In February, I bought an ukulele. The long winter depressed me and I’d become addicted to the dispiriting politics of our new president. His “amateur hour” buffoonery impairs reasoning. Like many Americans, I could not turn away. Music, I thought, might help me kick the habit.
Early on, my fingers ached. But a friend gave me advice on fretting technique. Calluses formed. Now, I strum daily, happy as a child at play.
Eventually, spring tumbled out of winter’s torment. Prevailing westerlies propelled it forward, though the sky still struggles to clear itself. Overcast clogs the foothills. Sunshine feels rationed, as if we are at war. I am hungry for blue skies.
In March, after the snow melted, I tore up our front yard. I hand sowed packets of wildflower seed. I bought a birdbath. I pruned the border shrubs and carved a path. I installed new solar lights. I planted dozens of bulbs in large pots and set them out, as sentinels, to await the sun. They still wait, but tips of greenery poke through the soil like periscopes and scan the horizon.
Similarly, every 30 days, my doctor and I peek at the subterranean world of my bone marrow. We measure the minuscule cancer cells as grams per deciliter. The numbers seem so harmless, yet, when you consider that zero is normal, the readings do deserve attention. My doc and I track the movement like stock brokers watching the Dow Jones Average. Is it going up or down?
At the hospital, I have settled in with a treatment plan requiring weekly visits. Every Monday, I arrive at 8:30 am. Twice a month, IVs and infusions keep me there for several hours. The other two visits just entail a quick stick for blood labs followed by a subQ belly shot of chemo. I am in and out in 90 minutes.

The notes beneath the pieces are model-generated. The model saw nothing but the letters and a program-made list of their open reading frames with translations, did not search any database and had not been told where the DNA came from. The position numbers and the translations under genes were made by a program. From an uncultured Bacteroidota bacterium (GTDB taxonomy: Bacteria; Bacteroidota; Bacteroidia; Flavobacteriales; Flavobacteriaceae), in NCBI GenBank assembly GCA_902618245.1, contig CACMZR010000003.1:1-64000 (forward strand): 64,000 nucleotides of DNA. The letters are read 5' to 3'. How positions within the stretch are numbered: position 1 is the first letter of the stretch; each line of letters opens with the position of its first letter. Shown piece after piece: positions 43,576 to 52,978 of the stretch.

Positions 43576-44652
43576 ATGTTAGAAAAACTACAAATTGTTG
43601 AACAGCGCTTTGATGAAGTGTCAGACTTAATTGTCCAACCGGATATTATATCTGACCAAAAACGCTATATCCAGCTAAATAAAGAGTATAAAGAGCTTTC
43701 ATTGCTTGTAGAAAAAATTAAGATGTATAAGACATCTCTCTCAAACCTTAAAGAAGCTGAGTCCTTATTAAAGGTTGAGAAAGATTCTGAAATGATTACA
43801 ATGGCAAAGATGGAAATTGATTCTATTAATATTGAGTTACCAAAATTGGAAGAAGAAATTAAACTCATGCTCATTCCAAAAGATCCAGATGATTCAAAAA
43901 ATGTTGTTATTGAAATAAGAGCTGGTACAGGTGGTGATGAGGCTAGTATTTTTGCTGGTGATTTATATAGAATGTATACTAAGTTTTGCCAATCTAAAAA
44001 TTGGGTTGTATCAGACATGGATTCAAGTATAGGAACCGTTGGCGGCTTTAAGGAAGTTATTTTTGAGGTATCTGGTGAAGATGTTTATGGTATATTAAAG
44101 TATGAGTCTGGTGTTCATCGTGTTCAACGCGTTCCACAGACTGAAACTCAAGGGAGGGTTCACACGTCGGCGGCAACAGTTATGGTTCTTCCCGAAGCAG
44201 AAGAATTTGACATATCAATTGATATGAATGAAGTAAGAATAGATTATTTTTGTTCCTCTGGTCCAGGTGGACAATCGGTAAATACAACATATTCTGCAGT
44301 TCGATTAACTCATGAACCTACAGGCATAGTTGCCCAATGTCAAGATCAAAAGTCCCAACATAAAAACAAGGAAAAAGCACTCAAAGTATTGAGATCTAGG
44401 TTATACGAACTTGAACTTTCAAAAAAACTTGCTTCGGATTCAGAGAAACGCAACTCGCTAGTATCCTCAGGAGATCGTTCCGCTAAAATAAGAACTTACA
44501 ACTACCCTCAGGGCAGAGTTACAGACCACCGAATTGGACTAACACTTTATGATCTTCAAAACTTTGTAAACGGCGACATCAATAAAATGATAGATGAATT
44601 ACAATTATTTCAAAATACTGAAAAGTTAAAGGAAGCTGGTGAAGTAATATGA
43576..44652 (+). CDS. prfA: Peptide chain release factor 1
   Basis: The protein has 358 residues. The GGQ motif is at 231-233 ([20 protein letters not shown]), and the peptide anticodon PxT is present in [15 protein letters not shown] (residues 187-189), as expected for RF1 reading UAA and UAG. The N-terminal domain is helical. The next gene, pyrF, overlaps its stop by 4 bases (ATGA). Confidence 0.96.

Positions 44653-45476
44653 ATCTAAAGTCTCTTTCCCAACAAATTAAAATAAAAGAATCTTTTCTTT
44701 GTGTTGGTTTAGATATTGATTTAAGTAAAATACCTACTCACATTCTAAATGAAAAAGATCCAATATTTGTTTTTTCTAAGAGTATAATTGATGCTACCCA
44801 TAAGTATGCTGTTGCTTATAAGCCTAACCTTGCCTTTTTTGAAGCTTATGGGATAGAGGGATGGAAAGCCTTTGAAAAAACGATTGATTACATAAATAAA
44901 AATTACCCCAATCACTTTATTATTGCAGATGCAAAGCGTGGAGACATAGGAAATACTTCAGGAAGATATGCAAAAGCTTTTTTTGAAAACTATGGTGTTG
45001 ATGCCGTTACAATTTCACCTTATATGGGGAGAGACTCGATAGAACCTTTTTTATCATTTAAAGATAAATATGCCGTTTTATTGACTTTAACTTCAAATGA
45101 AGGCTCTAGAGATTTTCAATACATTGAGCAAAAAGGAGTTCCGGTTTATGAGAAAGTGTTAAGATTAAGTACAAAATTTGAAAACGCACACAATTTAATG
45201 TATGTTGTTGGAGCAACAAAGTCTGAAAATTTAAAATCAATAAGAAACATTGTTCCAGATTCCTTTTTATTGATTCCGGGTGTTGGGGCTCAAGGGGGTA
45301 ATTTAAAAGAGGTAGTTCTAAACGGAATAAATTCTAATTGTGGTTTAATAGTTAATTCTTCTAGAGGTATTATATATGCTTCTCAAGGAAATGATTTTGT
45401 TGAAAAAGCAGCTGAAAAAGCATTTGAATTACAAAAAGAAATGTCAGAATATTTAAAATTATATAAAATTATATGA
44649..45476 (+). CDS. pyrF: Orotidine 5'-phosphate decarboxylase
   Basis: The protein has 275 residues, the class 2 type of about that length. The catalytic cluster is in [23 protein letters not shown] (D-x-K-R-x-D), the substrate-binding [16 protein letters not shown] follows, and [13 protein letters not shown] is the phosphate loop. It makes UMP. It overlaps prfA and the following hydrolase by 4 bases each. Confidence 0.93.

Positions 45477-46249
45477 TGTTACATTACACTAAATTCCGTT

Everyone in oncology knows me. I interrupt their needle poking to show off pictures of my grandchildren. My “frequent flyer” routine humanizes an otherwise techie-type workplace governed by strict protocols.
The quintet of drugs I take in the current regimen do not beat me up. I appreciate my doctor’s expertise. He is smart, decisive, and flexible. I feel at home in the Infusatorium. It has become part of my social life. I have forged genuine friendships with the compassionate nurses. One young lady is expecting her second child this fall. She glows with the miracle of new life, a fresh rose that invigorates the withered hopes of her patients.
The last several months have been healthy ones. I have energy for chores and aspirations. Yes, my world has fixed routines that include a resolute fight for life, for more life, against an intractable disease. Yet, what occurs inside the cancer ward, fuels the astonishment of all I enjoy on the outside. I’ve long outlived the original prognosis. And, though I try not to get ahead of myself, there are things to look forward to this year, simple things: blue skies, wildflowers, and a child’s song or two.
The latest lab results may be found in The Drill.
Tagged: cancer, gardening, Hood River, Hood River Public Library, Moe Dixon, multiple myeloma, nature, Providence Hood River Memorial Hospital, The Magic Fluke Ukulele Company, writing